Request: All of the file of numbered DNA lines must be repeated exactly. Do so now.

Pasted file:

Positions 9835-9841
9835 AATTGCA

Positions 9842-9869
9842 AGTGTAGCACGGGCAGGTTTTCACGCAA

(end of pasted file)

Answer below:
Positions 9835-9841
9835 AATTGCA

Positions 9842-9869
9842 AGTGTAGCACGGGCAGGTTTTCACGCAA